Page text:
Standard Interpretations - Table of Contents Standard Interpretations - Table of Contents
• Standard Number: 1904.7; 1904.7(b)(3); 1904.7(b)(4)(i)


This letter constitutes OSHA's interpretation only of the requirements discussed and may not be applicable to any situation not delineated within the original correspondence.


April 24, 2006

Ms. Linda Ballas & Associates
4413 Copper Creek Lane
Toledo, Ohio 43615

Dear Ms. Ballas:

This is in response to your letter dated March 7, 2005. In your letter, you presented the scenario listed below and requested clarification of how it should be recorded on the OSHA Form 300.

Question: An employee is injured at work and work relationship is established for recordkeeping purposes. The employee is now not able to drive himself to work. The employee may have a cast or splint on, arm in a sling, using crutches, or leg immobilized, etc. The employer has work the employee could do if the employee could get to work. The employee stated he was not able to drive. Prior to the injury, the employee drove himself to work everyday. He was not in a car pool, or didn't catch a ride with co-workers, etc. Would this case be a days away from work case or a restricted work activity case? If the employer provided transportation (even though not required by the regulation to do so), could the company count the days as restricted or must they still count the days as days away from work? Would the answer be the same if the employee's doctor wrote a restriction of "no driving" but the company says "the employee can get a ride with someone else, we have work available"?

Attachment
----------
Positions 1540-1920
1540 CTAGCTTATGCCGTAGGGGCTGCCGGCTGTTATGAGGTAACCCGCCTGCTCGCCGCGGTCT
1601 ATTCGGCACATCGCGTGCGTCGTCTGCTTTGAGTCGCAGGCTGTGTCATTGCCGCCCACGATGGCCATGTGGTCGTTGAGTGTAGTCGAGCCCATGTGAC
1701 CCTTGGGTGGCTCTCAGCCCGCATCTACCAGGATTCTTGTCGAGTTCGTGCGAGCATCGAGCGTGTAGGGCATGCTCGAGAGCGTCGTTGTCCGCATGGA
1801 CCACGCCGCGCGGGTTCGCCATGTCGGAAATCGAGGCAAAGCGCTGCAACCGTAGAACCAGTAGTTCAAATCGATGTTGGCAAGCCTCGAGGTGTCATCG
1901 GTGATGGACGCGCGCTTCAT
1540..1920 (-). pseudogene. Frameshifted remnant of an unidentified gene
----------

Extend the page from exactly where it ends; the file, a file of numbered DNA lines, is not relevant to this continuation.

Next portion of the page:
Answer: The case must be recorded in a manner reflecting what actually occurs. If the employee does not make it to work, the case must be recorded as a case involving days away from work. If the employee is driven to work by the employer, or anyone else, and the employee performs restricted work, the case must be recorded as a case involving restricted work activity.

We hope you find this information helpful. OSHA requirements are set by statute, standards, and regulations. Our interpretation letters explain these requirements and how they apply to particular circumstances, but they cannot create additional employer obligations. This letter constitutes OSHA's interpretation of the requirements discussed. Note that our enforcement guidance may be affected by changes to OSHA rules. In addition, from time to time we update our guidance in response to new information. To keep apprised of such developments, you can consult OSHA's website at
www.osha.gov.

Sincerely,



Keith L. Goddard, Director
Directorate of Evaluation and Analysis


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